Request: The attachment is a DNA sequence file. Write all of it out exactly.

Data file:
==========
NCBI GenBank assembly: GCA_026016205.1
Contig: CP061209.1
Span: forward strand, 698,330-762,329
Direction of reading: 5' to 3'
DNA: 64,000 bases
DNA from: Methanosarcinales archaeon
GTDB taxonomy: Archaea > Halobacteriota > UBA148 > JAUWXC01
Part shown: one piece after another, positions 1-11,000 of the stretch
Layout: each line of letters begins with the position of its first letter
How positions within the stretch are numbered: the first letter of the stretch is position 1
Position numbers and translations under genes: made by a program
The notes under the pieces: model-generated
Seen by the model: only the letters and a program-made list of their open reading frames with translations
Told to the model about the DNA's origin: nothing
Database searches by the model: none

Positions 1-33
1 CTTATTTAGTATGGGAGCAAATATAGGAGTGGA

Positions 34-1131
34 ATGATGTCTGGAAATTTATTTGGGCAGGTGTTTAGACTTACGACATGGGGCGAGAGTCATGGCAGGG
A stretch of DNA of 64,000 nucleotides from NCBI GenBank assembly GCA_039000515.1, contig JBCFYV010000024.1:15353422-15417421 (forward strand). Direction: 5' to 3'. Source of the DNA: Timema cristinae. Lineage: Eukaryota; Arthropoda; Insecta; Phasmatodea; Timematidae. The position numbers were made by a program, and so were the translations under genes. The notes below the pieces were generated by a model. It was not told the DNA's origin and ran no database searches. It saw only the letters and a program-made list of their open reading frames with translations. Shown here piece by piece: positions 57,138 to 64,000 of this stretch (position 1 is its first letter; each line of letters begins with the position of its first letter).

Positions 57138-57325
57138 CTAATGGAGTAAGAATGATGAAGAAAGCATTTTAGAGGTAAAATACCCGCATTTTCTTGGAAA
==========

NCBI GenBank assembly: GCA_026016205.1
Contig: CP061209.1
Span: forward strand, 698,330-762,329
Direction of reading: 5' to 3'
DNA: 64,000 bases
DNA from: Methanosarcinales archaeon
GTDB taxonomy: Archaea > Halobacteriota > UBA148 > JAUWXC01
Part shown: one piece after another, positions 1-11,000 of the stretch
Layout: each line of letters begins with the position of its first letter
How positions within the stretch are numbered: the first letter of the stretch is position 1
Position numbers and translations under genes: made by a program
The notes under the pieces: model-generated
Seen by the model: only the letters and a program-made list of their open reading frames with translations
Told to the model about the DNA's origin: nothing
Database searches by the model: none

Positions 1-33
1 CTTATTTAGTATGGGAGCAAATATAGGAGTGGA

Positions 34-1131
34 ATGATGTCTGGAAATTTATTTGGGCAGGTGTTTAGACTTACGACATGGGGCGAGAGTCATGGCAGGG
A stretch of DNA of 64,000 nucleotides from NCBI GenBank assembly GCA_039000515.1, contig JBCFYV010000024.1:15353422-15417421 (forward strand). Direction: 5' to 3'. Source of the DNA: Timema cristinae. Lineage: Eukaryota; Arthropoda; Insecta; Phasmatodea; Timematidae. The position numbers were made by a program, and so were the translations under genes. The notes below the pieces were generated by a model. It was not told the DNA's origin and ran no database searches. It saw only the letters and a program-made list of their open reading frames with translations. Shown here piece by piece: positions 57,138 to 64,000 of this stretch (position 1 is its first letter; each line of letters begins with the position of its first letter).

Positions 57138-57325
57138 CTAATGGAGTAAGAATGATGAAGAAAGCATTTTAGAGGTAAAATACCCGCATTTTCTTGGAAA